He dove into it and began praying. When a Jewish chaplain came to visit him in Chino, they began studying together.

Borovitz sought out Beit T’Shuvah upon his release; Rossetto hired him as an assistant.

Two years later, they were married.

Over the years, Borovitz started taking more of a leadership role, and Rossetto encouraged him to apply to rabbinical school. He was ordained a Conservative rabbi from the University of Judaism in 2000.

“What we do here that’s really different is create community,” said Borovitz. “We have 300 every Friday night for services; we sing, we laugh and we do tshuvah. We celebrate sobriety birthdays. We have created something where people want to keep hanging out. Our graduates keep coming back. It’s another home for them, a place of safety and love, a place of caring and being responsible.”

And for anyone who thinks the 12 steps are essentially Christian, Borovitz says, take another look. The whole concept of tshuvah, or repentance, is a Jewish one.

“Steps four through nine are about the accounting of my soul. It’s about seeing the good and bad, all of me. I do tshuvah and I return to my soul, to my essence in the world.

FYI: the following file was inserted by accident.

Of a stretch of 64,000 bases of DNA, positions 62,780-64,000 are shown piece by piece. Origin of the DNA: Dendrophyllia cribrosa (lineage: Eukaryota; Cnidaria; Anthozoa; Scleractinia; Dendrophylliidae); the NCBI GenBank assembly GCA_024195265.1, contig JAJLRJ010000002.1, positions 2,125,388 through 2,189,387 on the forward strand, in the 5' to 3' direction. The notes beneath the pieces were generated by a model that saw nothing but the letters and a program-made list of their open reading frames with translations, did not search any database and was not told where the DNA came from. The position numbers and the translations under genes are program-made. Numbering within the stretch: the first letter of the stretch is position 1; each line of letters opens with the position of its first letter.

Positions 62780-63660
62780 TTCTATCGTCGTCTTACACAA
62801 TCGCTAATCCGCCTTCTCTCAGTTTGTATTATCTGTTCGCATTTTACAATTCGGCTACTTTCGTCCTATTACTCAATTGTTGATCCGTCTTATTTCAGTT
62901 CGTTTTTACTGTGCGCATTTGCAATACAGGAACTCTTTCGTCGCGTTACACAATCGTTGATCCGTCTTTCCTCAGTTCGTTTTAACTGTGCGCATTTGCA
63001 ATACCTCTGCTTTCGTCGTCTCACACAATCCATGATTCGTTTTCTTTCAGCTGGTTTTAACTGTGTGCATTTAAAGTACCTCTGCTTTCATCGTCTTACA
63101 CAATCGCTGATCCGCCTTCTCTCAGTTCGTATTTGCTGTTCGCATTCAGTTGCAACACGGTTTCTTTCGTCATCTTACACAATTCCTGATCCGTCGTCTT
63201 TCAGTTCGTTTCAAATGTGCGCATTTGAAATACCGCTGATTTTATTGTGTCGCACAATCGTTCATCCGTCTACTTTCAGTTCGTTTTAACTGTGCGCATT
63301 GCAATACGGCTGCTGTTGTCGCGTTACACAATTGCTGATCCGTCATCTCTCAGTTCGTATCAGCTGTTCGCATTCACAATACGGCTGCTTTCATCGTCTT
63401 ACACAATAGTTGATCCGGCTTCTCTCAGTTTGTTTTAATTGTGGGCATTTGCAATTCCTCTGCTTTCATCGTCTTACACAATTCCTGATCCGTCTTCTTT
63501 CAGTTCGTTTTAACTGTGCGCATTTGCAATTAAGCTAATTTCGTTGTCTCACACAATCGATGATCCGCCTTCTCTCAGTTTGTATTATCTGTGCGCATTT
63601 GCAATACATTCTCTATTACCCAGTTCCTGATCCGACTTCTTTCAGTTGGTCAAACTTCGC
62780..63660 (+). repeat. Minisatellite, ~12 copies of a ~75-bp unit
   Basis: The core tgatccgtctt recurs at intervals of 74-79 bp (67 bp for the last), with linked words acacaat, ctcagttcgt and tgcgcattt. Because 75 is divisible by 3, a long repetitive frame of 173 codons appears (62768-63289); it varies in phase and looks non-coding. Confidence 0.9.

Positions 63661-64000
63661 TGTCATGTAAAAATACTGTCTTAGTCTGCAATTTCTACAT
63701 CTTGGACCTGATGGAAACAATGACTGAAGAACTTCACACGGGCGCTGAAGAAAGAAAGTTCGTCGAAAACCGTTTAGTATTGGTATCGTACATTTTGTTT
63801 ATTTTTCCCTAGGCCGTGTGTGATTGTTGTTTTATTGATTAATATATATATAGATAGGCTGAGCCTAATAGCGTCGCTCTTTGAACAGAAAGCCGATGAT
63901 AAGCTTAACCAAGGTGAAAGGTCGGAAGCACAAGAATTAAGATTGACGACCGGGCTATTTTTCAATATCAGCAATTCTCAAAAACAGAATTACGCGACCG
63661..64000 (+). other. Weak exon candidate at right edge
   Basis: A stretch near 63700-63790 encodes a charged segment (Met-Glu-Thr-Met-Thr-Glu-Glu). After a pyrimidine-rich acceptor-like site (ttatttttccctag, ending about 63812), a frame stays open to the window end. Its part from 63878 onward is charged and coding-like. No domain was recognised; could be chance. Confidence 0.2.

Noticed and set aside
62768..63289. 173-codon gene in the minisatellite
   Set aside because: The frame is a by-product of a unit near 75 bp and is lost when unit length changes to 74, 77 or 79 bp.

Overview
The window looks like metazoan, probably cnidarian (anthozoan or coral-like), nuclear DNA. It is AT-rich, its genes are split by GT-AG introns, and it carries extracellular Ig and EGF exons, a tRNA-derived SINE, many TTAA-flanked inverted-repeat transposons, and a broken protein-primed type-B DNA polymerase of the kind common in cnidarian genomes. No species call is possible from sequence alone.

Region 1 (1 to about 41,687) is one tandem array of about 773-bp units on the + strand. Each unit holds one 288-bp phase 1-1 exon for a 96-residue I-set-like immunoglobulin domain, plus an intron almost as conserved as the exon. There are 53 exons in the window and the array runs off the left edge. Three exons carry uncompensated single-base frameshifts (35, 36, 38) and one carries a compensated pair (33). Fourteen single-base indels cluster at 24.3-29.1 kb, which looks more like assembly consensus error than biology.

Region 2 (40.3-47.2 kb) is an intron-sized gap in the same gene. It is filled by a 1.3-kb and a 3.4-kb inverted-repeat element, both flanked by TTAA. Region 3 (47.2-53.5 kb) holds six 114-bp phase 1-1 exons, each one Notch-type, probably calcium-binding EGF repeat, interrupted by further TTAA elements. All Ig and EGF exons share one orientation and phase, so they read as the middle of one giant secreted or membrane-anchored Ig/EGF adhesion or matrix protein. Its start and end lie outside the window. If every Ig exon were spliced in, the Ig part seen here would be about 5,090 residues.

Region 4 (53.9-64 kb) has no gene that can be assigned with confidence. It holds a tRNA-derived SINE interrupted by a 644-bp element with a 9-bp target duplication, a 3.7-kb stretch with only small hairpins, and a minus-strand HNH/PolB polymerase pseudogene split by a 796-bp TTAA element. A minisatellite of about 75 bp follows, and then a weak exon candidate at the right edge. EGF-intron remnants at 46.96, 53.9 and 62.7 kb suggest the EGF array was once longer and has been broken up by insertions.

“When I do that, I can truly stand up and go to people and make things as right as I can. I can’t erase negativity, but I can work to transform it.”

Graff calls Borovitz her mentor, and hopes the weekend will serve as a springboard for more openness about a topic that affects so many families.

“I do think it’s neglected and an underestimated problem [in the Jewish community]” she said. “People also are hesitant to talk about it even when it is going on in their families. I’m not sure people are so horribly embarrassed by it, but people don’t talk about it.”

Who’s talking, and when

Congregation Kol Emeth’s weekend on addictions includes the following speakers:

Rabbi Mark Borovitz and Harriet Rossetto, spiritual leader and creator of Beit T’Shuvah, will speak at 8:30 p.m. Friday, Dec. 12 at a Shabbat dinner following services.

Borovitz will deliver the sermon at Shabbat morning services at 9:15 a.m. Saturday, Dec. 13, during the main service and in the junior congregation. A Kiddush sponsored by Debbie Kurland will follow.

Dr. Barry Rosen, CEO and medical director of the Sequoia Treatment and Recovery Center in Redwood City, will speak about “Substance Use in a Feel-Good Society: Parenting in this Culture” at 1:30 p.m. Saturday, Dec. 13.

Rabbi Mark Borovitz will join the United Synagogue Youth chapter for a discussion at 5 p.m. Saturday, Dec. 13.

Registration is required for the Shabbat dinner. For more information, call (650) 948-7498. Congregation Kol Emeth is at 4175 Manuela Ave., Palo Alto.

Related Story: Rock Bottom to Recovery — Jewish family hopes to shed stigma of alcohol addiction

Alix Wall
Alix Wall

Alix Wall is a contributing editor to J. She is also the founder of the Illuminoshi: The Not-So-Secret Society of Bay Area Jewish Food Professionals and is writer/producer of a documentary-in-progress called "The Lonely Child."